“Chapter members won’t be expected to accomplish everything at once,” notes Vrooman. “I would tell a client just starting out to take small bites. You probably already have a fire plan in place, so then identify other events that could lead to an emergency.” Both the manufacturing and services sectors share many hazards, such as fire, explosions or power outages. But each also may encounter unique hazards, such as contact with a controlled substance or lift truck roll-overs in manufacturing, or customer-related violence and harassment in the services sector.
“Once you’ve prioritized your list of possible events,” says Vrooman, “you can steadily build them into your existing emergency response plan.” For instance, plan components may include emergency response procedures, a contact list of emergency personnel with duties and responsibilities, training for designated staff, such as fire wardens, and so on.
One member firm’s experiences
Stephanie Lariviere, regulatory manager for Erie James Limited, is a founding member of WSPS’s Leamington agriculture chapter. “I heard about the Safety Group from a colleague,” explains Lariviere. “I would have joined any chapter, not just an agriculture chapter,” she says.
Lariviere is responsible for the company’s food safety audits and health & safety performance. “We recognized a need in our organization to review our current health and safety protocols, and update or improve them. Staying compliant with current laws and regulations is important to us. We also thought it would be a cost-effective way to examine just how effective our current health and safety program is,” says Lariviere. “How we measured up to others in our peer group was another factor that appealed to us.”
Erie James Limited is a third-generation, family-owned and operated produce grower, marketer and shipper. The business has 25 to 60 employees, depending on the season. Primary health and safety challenges include slips, trips and falls, as well as repetitive strain injuries.
“Having access to WSPS resources that we wouldn’t otherwise be aware of just made it all that much easier to ensure we’re compliant and implement what we were missing,” says Lariviere. “Bill 168, for example.1 I don’t think a lot of companies realize how much is available from WSPS.”
Lariviere also found the meetings easy to attend. “We attended all five because they were just very valuable. The networking opportunity alone made joining the Safety Group worthwhile. You can’t get access to better resources or one-on-one help. If there was anything I didn’t know, I could ask my peers in the group. If there was training I needed, I could ask Jay for a referral.”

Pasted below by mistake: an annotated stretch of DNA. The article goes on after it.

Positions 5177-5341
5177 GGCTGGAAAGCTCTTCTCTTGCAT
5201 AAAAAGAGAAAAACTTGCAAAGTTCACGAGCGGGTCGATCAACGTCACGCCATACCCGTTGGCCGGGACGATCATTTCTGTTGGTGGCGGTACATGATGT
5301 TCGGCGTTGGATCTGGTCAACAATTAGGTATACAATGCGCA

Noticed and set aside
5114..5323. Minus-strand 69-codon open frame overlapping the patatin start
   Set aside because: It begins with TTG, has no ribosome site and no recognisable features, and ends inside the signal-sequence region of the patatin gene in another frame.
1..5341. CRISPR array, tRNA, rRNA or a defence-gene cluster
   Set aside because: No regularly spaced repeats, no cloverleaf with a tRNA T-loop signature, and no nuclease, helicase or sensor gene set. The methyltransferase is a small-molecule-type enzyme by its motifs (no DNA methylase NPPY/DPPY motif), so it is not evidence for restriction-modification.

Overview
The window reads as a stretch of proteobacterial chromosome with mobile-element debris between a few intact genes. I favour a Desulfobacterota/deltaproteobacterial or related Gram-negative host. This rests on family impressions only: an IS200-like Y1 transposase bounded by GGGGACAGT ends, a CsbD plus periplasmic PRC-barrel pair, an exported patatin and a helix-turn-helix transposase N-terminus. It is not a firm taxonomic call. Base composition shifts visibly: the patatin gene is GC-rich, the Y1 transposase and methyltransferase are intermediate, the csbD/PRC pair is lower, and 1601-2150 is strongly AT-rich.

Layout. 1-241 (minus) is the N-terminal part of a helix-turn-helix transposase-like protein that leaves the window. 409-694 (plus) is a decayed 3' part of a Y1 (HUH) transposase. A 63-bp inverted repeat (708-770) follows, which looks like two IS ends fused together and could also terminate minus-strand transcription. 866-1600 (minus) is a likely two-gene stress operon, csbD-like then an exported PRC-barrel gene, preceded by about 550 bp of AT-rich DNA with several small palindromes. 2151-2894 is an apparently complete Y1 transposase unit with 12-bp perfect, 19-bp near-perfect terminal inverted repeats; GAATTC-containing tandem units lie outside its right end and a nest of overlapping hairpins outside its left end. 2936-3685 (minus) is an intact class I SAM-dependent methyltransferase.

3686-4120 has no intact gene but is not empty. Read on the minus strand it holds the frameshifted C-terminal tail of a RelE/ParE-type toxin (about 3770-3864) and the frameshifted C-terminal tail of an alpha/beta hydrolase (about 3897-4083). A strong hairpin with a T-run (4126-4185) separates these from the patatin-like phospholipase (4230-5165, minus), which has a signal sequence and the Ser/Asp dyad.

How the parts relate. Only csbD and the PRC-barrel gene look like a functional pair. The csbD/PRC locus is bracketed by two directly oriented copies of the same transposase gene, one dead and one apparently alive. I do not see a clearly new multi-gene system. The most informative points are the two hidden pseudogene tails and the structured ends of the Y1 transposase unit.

WSPS consultant and Leamington chapter facilitator Jay Remsik says the challenge of training workers who speak little or no English was one instance in which group members were able to help each other. “A lot of farm workers are from offshore,” explains Remsik, “so for employers the issue becomes, ‘How do I provide health and safety information to a worker whose first language is not English?’ The group discussed this and shared suggestions and best practices. At every meeting, we always have time for networking, either in small groups or all together.”
Already a member?
If you already belong to a Safety Group, invite clients, suppliers and other firms to sign up. “Existing members are among our most enthusiastic promoters,” says Remsik. “New members bring new information and ideas, and provide members with an opportunity to mentor others. This helps everyone improve their safety performance.”
How we can help
Learn more about WSPS’s Safety Group program. As part of the recruitment process for the 2012 Safety Group, WSPS has posted two webinars. Check them out.
The deadline for applications was December 16, 2011.
1 Bill 168, An Act to amend the Occupational Health and Safety Act with respect to violence and harassment in the workplace and other matters, came into effect June 15, 2010. Workplaces in Ontario are now required to have the necessary policies, programs, measures and procedures in place. Learn more.